****/**** Image A Sound A Extras A
starring William Holden, Gloria Swanson, Erich Von Stroheim, Nancy Olson
screenplay by Charles Brackett & Billy Wilder and D.M. Marshman, Jr.
directed by Billy Wilder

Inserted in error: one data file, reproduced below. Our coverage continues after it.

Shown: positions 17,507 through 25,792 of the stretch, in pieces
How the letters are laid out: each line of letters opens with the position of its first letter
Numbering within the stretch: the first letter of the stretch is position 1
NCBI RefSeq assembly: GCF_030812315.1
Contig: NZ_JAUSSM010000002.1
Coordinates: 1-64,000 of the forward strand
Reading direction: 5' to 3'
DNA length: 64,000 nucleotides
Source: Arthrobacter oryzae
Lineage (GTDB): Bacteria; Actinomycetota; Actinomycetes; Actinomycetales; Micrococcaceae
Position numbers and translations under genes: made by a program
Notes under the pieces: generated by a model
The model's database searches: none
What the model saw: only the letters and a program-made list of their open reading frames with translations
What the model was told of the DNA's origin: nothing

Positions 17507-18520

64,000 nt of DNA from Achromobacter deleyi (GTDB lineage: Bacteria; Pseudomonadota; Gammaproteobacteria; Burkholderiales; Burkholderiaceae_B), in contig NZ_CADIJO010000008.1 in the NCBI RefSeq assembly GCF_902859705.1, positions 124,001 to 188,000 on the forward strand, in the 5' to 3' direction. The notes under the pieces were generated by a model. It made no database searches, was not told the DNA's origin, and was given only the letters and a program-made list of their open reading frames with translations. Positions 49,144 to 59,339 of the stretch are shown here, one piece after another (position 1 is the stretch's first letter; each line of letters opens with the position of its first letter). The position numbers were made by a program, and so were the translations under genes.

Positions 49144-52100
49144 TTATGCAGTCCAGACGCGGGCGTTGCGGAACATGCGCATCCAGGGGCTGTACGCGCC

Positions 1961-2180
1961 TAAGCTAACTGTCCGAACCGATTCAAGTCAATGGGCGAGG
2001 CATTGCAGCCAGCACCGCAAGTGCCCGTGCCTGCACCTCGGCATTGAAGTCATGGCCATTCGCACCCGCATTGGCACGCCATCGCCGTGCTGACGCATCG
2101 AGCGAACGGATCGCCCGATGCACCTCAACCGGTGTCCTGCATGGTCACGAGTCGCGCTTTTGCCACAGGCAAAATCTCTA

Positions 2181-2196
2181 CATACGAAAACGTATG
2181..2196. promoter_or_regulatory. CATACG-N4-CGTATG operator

by Walter Chaw Billy Wilder's protagonists are interlopers, outsiders itching for acceptance in insular societies recognized as decadent but possessed of an irresistible allure for Wilder's central characters--a lure that most often takes the form of sex, status, and money. Always self-aware and basically noble, Wilder's comedies have his heroes confessing their sins and renouncing said corrupt society in favour of an appropriate love pairing (Fran and Baxter of The Apartment); in his tragedies, his heroes confess their sins as a last decent act undertaken too late. (Think Walter Neff of Double Indemnity.) The connection between The Apartment (arguably Wilder's best film) and Sunset Blvd. (the film with which The Apartment has its argument) begins, fascinatingly, with pivotal scenes set on New Year's Eve. In The Apartment, of course, Fran makes her decision to be with Baxter on New Year's, while Joe Gillis decides to be with Norma Desmond that same hallowed night in Sunset Blvd.--and both moments, as they occur at the crux of historical and cultural demarcations, encompass Wilder's flair for emotions at crosscurrent, and the dark of a dying era with the light of possible futures.